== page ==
For instance, Aura uses Microsoft's Bot Framework, which is designed to give developers tools for building and connecting intelligent bots, as well as its LUIS technology, which Microsoft calls a "machine learning-based service for building natural language understanding."

Telefónica's reliance on Microsoft could raise questions about the degree of in-house innovation that went into the Aura technology.

For all the latest news from the wireless networking and services sector, check out our dedicated mobile content channel here on Light Reading.

In Chile and Germany, meanwhile, customers will be able to access Aura through the Facebook Messenger app following a tie-up between Telefónica and the social networking giant. "From today, Chileans and Germans will be able to use Aura inside Messenger," said Javier Olivan, the vice president of growth at Facebook. "This is an exciting development on that front."

Google (Nasdaq: GOOG) has also been involved in Aura. Scott Huffman, a vice president for the search engine giant, showed reporters how customers could access Aura from within Google Assistant by typing "Let's Talk to Aura" when using the app.

In Argentina, Brazil and the UK, customers will be able to download a "global app" to make use of the Aura technology.

Whether or not Aura owes more to Microsoft than Telefónica, the Spanish operator is attaching a lot of importance to the initiative. "This is state-of-the-art technology. We have transformed into a platform company," said Alvarez-Pallete. "Telefónica has become a platform of platforms."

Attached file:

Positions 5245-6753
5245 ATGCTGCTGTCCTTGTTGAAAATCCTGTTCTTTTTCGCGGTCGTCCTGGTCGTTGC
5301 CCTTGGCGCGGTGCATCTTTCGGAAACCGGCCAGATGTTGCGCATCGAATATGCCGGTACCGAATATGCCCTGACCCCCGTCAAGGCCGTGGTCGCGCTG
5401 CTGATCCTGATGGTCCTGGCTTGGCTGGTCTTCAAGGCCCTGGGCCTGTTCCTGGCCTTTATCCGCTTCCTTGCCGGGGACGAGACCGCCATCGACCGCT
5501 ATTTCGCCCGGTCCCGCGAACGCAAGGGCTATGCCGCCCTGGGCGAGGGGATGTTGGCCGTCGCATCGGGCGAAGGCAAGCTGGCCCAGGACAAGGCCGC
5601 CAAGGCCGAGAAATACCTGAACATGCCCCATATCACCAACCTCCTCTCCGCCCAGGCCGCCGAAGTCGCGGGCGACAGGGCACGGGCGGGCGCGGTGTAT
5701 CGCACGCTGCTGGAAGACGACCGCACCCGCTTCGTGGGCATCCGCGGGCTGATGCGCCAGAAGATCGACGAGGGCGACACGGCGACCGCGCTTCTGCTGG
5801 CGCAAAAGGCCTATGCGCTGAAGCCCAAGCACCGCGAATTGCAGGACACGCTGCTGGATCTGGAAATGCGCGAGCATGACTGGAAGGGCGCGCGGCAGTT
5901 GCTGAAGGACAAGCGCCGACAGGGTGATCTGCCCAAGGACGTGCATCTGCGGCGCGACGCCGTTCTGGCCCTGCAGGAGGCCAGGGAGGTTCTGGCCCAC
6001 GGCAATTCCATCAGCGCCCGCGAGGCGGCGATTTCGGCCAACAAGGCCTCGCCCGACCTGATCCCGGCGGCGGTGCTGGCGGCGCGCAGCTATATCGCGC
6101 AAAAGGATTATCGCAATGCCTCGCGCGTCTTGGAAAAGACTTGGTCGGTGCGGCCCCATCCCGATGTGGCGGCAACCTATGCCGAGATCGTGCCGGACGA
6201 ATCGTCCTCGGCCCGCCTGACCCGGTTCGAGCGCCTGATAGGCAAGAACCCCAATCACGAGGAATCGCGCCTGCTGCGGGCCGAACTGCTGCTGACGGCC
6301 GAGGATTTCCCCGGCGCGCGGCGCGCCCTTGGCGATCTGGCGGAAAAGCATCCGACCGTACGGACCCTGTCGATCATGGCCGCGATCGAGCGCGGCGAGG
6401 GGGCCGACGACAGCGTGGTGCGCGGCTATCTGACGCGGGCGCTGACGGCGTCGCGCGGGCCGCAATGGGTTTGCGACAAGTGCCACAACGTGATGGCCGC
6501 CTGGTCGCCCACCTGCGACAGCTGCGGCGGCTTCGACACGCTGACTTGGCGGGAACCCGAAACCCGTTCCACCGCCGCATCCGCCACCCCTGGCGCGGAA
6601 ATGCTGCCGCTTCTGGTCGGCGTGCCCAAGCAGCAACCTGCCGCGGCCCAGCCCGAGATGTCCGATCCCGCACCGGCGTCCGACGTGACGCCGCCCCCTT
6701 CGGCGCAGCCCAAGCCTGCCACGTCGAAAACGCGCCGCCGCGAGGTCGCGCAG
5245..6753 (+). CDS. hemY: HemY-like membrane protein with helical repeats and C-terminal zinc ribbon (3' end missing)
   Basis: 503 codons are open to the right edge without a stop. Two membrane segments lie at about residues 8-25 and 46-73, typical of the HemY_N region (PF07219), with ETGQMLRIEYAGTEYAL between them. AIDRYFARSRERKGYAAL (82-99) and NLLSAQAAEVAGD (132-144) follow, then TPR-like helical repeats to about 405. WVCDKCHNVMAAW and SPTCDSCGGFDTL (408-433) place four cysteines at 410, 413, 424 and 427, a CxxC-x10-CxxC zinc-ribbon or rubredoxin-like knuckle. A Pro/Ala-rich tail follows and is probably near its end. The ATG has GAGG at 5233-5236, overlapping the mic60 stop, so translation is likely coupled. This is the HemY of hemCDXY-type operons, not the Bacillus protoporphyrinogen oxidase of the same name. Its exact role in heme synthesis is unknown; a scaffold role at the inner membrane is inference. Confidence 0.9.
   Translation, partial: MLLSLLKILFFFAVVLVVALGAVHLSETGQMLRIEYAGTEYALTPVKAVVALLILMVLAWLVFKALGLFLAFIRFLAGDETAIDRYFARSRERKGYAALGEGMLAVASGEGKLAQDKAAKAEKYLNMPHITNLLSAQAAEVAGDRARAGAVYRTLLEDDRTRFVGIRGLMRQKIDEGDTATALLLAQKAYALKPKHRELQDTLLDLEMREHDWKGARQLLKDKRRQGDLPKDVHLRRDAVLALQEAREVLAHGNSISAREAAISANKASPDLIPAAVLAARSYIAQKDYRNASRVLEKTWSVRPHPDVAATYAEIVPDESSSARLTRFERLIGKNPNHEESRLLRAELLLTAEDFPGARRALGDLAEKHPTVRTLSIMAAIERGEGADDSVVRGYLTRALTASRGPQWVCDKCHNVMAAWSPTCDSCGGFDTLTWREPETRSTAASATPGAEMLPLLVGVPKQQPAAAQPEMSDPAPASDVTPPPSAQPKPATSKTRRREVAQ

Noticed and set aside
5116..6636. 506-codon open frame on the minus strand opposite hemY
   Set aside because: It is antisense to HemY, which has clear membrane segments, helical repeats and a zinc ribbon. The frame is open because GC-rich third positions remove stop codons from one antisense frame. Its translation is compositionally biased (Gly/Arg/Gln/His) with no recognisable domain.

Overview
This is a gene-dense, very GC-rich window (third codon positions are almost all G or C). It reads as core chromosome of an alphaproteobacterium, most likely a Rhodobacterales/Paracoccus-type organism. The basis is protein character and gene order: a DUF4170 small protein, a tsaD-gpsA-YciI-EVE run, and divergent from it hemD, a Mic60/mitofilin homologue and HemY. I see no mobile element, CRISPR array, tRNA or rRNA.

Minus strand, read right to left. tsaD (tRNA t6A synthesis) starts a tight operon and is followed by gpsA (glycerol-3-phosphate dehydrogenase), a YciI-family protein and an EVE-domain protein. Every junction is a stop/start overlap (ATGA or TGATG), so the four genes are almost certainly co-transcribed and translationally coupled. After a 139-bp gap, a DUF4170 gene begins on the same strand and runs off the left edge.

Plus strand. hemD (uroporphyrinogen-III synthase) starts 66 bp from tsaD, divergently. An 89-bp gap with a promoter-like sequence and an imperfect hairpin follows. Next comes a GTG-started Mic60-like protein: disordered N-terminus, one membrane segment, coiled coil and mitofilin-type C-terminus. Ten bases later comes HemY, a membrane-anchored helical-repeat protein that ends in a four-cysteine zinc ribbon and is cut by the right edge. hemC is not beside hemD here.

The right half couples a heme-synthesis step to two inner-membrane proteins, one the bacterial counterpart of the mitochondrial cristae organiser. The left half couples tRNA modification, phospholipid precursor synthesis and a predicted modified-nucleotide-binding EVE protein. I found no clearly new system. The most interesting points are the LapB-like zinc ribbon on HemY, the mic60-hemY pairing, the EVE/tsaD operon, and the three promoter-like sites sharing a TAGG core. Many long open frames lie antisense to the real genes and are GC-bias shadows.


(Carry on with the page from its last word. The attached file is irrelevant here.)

Besides launching Aura, Telefónica also announced an initiative called the Data Portability Cooperation in conjunction with Deutsche Telekom, KPN and Orange, aimed at allowing customers to move their personal data from one operator to another.

The move seems aimed at addressing regulatory concerns about operators' ownership of customer data and is open to other operators, said Alvarez-Pallete. "We have worked with the largest European players to share protocols to make sure data portability is a reality," said Alvarez-Pallete. "We are inviting others to join to provide more confidence and security and value to customers."

— Iain Morris, News Editor, Light Reading

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About the Author(s)

Iain Morris

International Editor, Light Reading

Iain Morris joined Light Reading as News Editor at the start of 2015 -- and we mean, right at the start. His friends and family were still singing Auld Lang Syne as Iain started sourcing New Year's Eve UK mobile network congestion statistics. Prior to boosting Light Reading's UK-based editorial team numbers (he is based in London, south of the river), Iain was a successful freelance writer and editor who had been covering the telecoms sector for the past 15 years. His work has appeared in publications including The Economist (classy!) and The Observer, besides a variety of trade and business journals. He was previously the lead telecoms analyst for the Economist Intelligence Unit, and before that worked as a features editor at Telecommunications magazine. Iain started out in telecoms as an editor at consulting and market-research company Analysys (now Analysys Mason).